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Anna Lynn Robinson v. Champaign Unit 4 School District

June 22, 2012

ANNA LYNN ROBINSON, PLAINTIFF,
v.
CHAMPAIGN UNIT 4 SCHOOL DISTRICT, BETH SHEPPERD,*FN1 AND CHERYL O'LEARY, DEFENDANTS.



The opinion of the court was delivered by: Michael P. McCUSKEY U.S. District Judge

E-FILED Friday, 22 June, 2012 01:38:34 PM Clerk, U.S. District Court, ILCD

OPINION

This case is before the court for ruling on the Motion for Summary Judgment (#38) filed by Defendants, Champaign Unit 4 School District (District), Beth Shepperd, and Cheryl O'Leary. The pro se Plaintiff, Anna Lynn Robinson, has not filed a response although she was allowed more than two months to do so. This court has carefully considered Defendants' arguments and the documents filed. Following this careful and thorough review, Defendants' Motion for Summary Judgment (#38) is GRANTED.

FACTS

Plaintiff, who is African American, was hired by the District as a special education teacher in October 2002. Plaintiff worked part of the 2002-2003 school year and then worked as a full-time special education teacher at Franklin Middle School during the 2003-2004 and 2004-2005 school years. In February 2005, Plaintiff was told that her contract would not be renewed due to problems with her performance. Plaintiff filed a grievance through her union and a meeting was held on March 18, 2005. The District made the decision to give Plaintiff an opportunity to prove herself in a different setting. Plaintiff then worked as a special education teacher at Garden Hills School for the 2005-2006 and 2006-2007 school years. Plaintiff again had performance problems, even though she was assigned a mentor in January 2006 and again during the 2006-2007 school year. Plaintiff's performance problems included problems with completing paperwork and documented problems with maintaining the confidentiality of student records. Plaintiff's contract was not renewed following the 2006-2007 school year because of job performance issues.

PROCEDURAL HISTORY

On November 20, 2007, Plaintiff filed a charge of discrimination with the Equal Employment Opportunity Commission (EEOC) and the Illinois Department of Human Rights. Plaintiff claimed that she was discriminated against on the basis of her race and retaliated against for filing a previous charge of discrimination in 2005. On June 23, 2009, the EEOC sent Plaintiff a Notice of Right to Sue.

On September 25, 2009, Plaintiff filed a pro so Complaint (#1) alleging employment discrimination in violation of Title VII, 42 U.S.C. § 2000e-5. Plaintiff named the District, Beth Shepperd and Cheryl O'Leary as Defendants. She alleged that she was subjected to unequal terms and conditions and subjected to harassment. She alleged that Shepperd made an agreement with the union which she violated*fn2 and that O'Leary engaged in harassment.

She also alleged that she was discriminated against when she was terminated on April 5, 2007.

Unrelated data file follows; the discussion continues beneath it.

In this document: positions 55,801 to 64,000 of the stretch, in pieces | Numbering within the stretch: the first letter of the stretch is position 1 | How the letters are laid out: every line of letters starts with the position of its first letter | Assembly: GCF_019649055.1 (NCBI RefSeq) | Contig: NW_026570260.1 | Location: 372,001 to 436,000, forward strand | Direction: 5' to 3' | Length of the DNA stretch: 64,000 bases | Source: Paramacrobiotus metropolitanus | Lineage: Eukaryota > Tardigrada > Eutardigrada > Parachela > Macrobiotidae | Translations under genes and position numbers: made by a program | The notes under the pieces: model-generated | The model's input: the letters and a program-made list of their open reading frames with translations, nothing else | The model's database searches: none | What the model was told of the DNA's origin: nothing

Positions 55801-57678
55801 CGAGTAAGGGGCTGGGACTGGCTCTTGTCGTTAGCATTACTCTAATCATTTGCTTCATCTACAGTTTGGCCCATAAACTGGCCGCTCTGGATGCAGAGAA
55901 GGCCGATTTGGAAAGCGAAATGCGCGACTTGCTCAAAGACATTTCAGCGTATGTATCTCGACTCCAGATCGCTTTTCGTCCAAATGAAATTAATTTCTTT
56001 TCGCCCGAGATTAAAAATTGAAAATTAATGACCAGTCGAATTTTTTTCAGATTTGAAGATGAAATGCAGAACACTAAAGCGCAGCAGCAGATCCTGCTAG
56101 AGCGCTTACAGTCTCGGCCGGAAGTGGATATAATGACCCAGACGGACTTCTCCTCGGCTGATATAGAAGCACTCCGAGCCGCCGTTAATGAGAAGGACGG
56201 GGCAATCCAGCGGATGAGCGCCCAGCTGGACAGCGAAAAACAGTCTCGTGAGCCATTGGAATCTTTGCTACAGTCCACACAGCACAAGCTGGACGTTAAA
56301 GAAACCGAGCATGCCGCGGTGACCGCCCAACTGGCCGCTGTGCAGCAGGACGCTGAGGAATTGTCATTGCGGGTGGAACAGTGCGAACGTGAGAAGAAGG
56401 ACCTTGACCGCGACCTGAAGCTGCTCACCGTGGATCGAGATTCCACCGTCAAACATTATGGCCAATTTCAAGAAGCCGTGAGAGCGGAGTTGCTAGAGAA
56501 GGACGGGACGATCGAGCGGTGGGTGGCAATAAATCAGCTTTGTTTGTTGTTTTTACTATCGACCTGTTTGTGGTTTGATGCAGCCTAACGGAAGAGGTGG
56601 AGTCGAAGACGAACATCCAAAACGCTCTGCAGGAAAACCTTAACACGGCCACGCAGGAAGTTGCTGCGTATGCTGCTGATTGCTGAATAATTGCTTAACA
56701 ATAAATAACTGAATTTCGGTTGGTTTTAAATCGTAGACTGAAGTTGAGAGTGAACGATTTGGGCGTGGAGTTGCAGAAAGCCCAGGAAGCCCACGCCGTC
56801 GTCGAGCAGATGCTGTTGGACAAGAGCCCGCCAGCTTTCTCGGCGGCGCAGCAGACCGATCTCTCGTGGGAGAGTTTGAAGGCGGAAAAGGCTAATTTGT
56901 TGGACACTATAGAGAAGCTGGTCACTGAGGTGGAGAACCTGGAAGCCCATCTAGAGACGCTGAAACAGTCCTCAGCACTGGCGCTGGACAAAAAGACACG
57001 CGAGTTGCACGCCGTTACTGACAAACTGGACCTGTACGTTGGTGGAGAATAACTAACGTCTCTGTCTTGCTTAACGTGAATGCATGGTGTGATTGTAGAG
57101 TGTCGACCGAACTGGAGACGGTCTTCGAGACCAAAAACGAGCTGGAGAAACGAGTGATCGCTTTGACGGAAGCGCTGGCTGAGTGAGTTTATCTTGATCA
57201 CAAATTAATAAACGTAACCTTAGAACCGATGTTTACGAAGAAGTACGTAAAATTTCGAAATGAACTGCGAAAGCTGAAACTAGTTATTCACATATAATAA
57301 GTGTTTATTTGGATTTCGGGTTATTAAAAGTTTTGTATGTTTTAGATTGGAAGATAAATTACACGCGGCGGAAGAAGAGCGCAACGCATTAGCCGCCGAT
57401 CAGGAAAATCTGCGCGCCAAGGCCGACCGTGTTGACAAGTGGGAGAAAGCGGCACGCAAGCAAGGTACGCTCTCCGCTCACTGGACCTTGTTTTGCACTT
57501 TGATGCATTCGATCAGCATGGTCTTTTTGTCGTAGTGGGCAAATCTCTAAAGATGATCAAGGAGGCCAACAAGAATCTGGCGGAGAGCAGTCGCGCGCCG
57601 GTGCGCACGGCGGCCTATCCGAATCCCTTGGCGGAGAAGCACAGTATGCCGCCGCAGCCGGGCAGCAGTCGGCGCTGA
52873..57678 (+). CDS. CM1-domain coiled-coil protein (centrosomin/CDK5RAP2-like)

After Defendants appeared in the case and filed their Answer and Affirmative Defenses (#6), there were problems with Plaintiff's compliance with her discovery obligations. On September 28, 2010, this court entered an Opinion (#23). This court granted Defendants' Renewed Motion for Sanctions Pursuant to Rule 37 and dismissed Plaintiff's pro se Complaint with prejudice. Plaintiff appealed, and the Seventh Circuit Court of Appeals reversed this court's Opinion in an Order dated March 9, 2011. The Seventh Circuit stated that "[u]ltimately, the record before us is insufficient to conclude that the district court had a satisfactory basis to infer fault, bad faith, or willful noncompliance with Rule 26(a)(1) as was necessary to sanction [Plaintiff] with dismissal."

Following the issuance of the Seventh Circuit's Mandate (#32), a Rule 16 conference was held before Magistrate Judge David G. Bernthal on May 19, 2011. An Amended Discovery Order (#34) was entered and the case was set for a bench trial on August 13, 2012. The parties proceeded with discovery and depositions, including the deposition of Plaintiff, Shepperd, and O'Leary. In addition, all of the witnesses listed on Plaintiff's trial witness list were deposed, except for one witness who was subpoenaed but did not appear for the deposition.

On April 6, 2012, Defendants filed a Motion for Summary Judgment (#38), with attached exhibits, including deposition transcripts of all of the depositions taken, and a Memorandum in Support (#39). Defendants' Memorandum included a lengthy Statement of Undisputed Facts. On April 9, 2012, the clerk's office sent a Notice (#40) to Plaintiff. The Notice stated:

NOTICE IS HEREBY GIVEN that a case-dispositive motion (such as a motion for summary judgment or motion for judgment on the pleadings) has been filed. See Fed.R.Civ.P. 12(b)(6), Fed.R.Civ.P.56; Fed.R.Civ.P.12(c),. Please be advised that you have twenty-one (21) days from the date of filing to respond to the motion. If you do not respond, the motion, if appropriate, will be granted and the case will be terminated without a trial. See, generally, Lewis v. Faulkner, 689 F.2d 100 (7th Cir. 1982); Timms v. Frank, 953 F.2d 281 (7th Cir. 1992). Under the court's local rules, a motion is deemed to be uncontested if no opposing brief is filed. See L.R. CDIL 7.1(D)(2).

When a motion for summary judgment is made and properly supported, you must not simply rely upon the allegations made in your complaint. Rather, you must respond by affidavit(s) or as otherwise provided in Rule 56 of the Federal Rules of Civil Procedure, a copy of which is attached. Your response must set forth specific facts showing that there is a genuine issue of material fact for trial. If you do not submit affidavits or other documentary evidence contradicting the defendants' assertions, the ...


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